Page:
British anthropologist Robin Dunbar postulated in the 1990s that, given our brain size, human beings can only maintain 150 stable relationships.
A new study has taken a look at modern and traditional societies, and has concluded that the number is actually 132. But there is another limitation, and that is the small number of close links an individual can maintain. This account states that the maximum number of close links we can maintain is on average about five.
There are a few barriers to understanding what is being claimed. First, you have to be a Royal Fellow, or pay to read the whole article. Secondly, they don’t talk about Dunbar’s number, rather about Erdős–Rényi networks. You have to be a mathematician to understand those. Finally, the authors are engineers rather than social scientists, so we can’t make assumptions as to how they define terms.
I’ve used the term “close link” rather than just “link”, by which I think they mean the equivalent of a close friend, someone you know well. However, the groups are meant to be cohesive, which means that as a group member you need to know how everyone relates to everyone else, the expectations and obligations that bind them, and how you would expect them to act and react in various situations.
The Phys.org piece explains how it’s meant to work:
- Prior research has shown, the researchers note, that humans are only capable of maintaining a certain number of people in their social world, currently, the upper limit appears to be 132 people. But, not all of those people are directly connected to any one individual, it all happens through links. Harré and Prokopenko suggest the upper limit on the number of direct friends for most people is about five. The upper limits appear to be based on biology, they note—as the human brain developed, people were living together in small groups that lived as hunter-gatherers. That led to the development of links, which are direct connections between two people, generally two people that have some type of emotional attachment. To form a larger group, it isn’t necessary for every person in that group to form a connection with everyone else, all it takes is for a network of connections to exist.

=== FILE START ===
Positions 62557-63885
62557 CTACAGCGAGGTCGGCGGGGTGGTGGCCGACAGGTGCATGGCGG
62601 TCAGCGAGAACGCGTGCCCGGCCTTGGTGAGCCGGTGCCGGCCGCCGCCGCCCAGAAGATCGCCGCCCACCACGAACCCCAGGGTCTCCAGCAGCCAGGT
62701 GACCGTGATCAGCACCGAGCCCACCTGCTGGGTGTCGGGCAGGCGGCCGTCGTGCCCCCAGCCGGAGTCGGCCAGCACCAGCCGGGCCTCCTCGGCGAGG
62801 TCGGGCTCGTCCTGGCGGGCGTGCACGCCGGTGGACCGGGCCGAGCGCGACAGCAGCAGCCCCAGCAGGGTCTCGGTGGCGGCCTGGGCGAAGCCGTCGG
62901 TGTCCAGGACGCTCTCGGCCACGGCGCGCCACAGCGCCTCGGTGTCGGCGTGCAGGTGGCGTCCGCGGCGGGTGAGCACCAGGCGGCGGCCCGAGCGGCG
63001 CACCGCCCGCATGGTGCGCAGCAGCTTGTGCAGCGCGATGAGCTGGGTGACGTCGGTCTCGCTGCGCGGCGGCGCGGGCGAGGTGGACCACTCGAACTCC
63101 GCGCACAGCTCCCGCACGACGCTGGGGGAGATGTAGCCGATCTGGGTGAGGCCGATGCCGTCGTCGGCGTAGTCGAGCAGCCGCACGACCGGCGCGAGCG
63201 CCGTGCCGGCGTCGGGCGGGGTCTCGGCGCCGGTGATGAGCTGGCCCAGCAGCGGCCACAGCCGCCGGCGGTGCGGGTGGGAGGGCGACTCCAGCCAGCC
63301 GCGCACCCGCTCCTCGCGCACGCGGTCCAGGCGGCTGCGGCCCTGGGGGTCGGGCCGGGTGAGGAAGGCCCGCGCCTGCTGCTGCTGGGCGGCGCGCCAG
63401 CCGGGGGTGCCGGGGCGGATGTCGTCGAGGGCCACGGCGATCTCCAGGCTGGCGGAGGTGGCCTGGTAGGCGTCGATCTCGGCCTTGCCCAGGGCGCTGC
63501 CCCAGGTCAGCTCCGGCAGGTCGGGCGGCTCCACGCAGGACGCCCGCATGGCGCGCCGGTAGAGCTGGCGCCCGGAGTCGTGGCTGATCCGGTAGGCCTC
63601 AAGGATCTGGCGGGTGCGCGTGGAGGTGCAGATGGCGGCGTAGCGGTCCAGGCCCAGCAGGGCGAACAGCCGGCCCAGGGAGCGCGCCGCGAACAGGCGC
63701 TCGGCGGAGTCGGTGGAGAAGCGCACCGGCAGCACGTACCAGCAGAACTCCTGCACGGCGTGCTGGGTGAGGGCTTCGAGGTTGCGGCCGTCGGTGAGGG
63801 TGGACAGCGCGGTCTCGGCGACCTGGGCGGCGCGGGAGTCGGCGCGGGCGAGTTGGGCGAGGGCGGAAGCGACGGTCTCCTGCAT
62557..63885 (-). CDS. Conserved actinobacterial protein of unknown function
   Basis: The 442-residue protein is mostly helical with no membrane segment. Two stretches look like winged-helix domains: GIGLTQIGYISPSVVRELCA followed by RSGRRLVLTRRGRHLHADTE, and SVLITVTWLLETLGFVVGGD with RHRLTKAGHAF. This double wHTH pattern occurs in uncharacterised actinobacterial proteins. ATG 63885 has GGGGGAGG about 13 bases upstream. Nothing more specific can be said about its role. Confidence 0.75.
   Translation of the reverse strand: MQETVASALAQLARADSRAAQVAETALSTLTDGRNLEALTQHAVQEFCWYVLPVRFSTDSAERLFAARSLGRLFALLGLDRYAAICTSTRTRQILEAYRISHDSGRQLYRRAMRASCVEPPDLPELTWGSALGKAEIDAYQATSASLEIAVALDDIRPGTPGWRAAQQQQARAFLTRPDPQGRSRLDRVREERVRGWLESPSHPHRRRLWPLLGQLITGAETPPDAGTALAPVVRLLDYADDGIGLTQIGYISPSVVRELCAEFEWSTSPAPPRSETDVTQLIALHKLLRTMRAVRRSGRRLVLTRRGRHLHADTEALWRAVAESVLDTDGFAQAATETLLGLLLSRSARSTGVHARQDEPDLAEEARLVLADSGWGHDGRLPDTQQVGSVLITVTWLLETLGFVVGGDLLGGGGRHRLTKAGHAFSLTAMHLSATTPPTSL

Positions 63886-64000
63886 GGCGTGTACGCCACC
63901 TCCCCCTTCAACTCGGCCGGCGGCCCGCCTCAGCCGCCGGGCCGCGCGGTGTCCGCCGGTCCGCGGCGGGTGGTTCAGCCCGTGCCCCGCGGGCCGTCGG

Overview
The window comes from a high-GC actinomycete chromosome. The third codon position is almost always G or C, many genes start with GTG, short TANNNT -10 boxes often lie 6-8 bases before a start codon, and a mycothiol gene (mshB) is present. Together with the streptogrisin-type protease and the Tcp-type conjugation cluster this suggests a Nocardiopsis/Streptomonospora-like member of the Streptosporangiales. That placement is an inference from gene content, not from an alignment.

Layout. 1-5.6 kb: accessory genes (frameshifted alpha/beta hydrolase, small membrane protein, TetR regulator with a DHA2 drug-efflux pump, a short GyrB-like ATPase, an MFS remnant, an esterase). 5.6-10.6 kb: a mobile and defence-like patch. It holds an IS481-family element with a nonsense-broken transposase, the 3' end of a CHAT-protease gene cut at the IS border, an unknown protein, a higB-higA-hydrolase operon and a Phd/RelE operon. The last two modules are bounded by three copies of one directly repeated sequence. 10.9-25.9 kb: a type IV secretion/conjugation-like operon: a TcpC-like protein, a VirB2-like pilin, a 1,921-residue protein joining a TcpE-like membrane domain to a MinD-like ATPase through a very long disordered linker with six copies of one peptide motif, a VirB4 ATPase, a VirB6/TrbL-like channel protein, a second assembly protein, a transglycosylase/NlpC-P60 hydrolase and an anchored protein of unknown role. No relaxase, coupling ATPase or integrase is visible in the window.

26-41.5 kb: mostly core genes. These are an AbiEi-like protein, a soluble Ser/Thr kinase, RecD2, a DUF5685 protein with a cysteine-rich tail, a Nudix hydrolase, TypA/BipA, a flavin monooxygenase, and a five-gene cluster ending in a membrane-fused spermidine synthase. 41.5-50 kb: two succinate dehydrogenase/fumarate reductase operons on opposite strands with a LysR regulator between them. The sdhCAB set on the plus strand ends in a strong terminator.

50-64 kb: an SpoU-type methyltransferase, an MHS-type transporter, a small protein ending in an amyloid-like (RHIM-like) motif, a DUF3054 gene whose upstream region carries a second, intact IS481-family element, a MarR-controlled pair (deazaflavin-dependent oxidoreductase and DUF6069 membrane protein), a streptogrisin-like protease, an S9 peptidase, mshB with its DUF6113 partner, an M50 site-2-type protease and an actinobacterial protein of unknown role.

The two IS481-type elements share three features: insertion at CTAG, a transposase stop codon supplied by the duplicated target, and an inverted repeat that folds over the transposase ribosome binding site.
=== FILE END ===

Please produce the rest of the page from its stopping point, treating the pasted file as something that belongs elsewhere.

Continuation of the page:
In primitive terms, the researchers explain, that would mean that not all of the people in a small hunting party would necessarily have to be friends, instead, each would have to be friends with just one or two of the people in the group. They have calculated that to have a social circle of 132 people, each person would only have to have a link with just five people. They also have found that the number of links a person has can be related to group size, as the group grows, more links are needed to maintain cohesiveness. As it grows to 15, for example, there will exist on average 3 links per person; in groups of 45, the number of links would grow to 3 or 4.
The ABC summarises the relationship between “links” and group size thus:
How many links do you need to maintain a network?
- Group of five = one to two links
- Group of 15 = two to three links
- Group of 45 = three to four links
- Group of 132 = four to five links
If our capacity for close links is limited to about five, then we could not participate in more than a few cohesive groups. Any way that’s how I understand it.
The authors contrast such social networks with hierarchical networks, which have rules and leaders. Hierarchical networks can be much larger and the need to know anyone within the network is reduced. For example, it would be possible to sing in a choir without knowing anyone else.
Many groups in modern society are to a more or less degree hierarchical, I think.
Nearly two years ago we had a look at Dunbar’s number. The post and comments are worth rereading in the light of the new research.
I would agree with John D’s comment that modern societies are very different from traditional societies. We have more general rules, norms an laws. Individualism is I think a phenomenon that perhaps emerged with the Renaissance.
This comment from John pertains:
It is interesting to compare the Groote Eylandt Aboriginal and European communities. In the case of the Europeans we have general rules for dealing with each other so we don’t really need to know who someone is before we can deal with someone. (Gender, age etc. may count but they are still general rules.)
By contrast many of the Aboriginal rules are relationship driven. (For example, the rules for dealing with my father’s sisters daughter are quite different to dealing with my father’s brother’s daughter.) A Groote Eylandt Aborigine not only needs to know who someone is before knowing how to deal with them they also need to know how the person is related to a number of people.
Recently I heard a linguist say that the Aborigines of Botany Bay used different languages in different social settings.
Army units spoken of by Graham Bell are classified as hierarchical networks. But how much more effective are they if they become also social networks?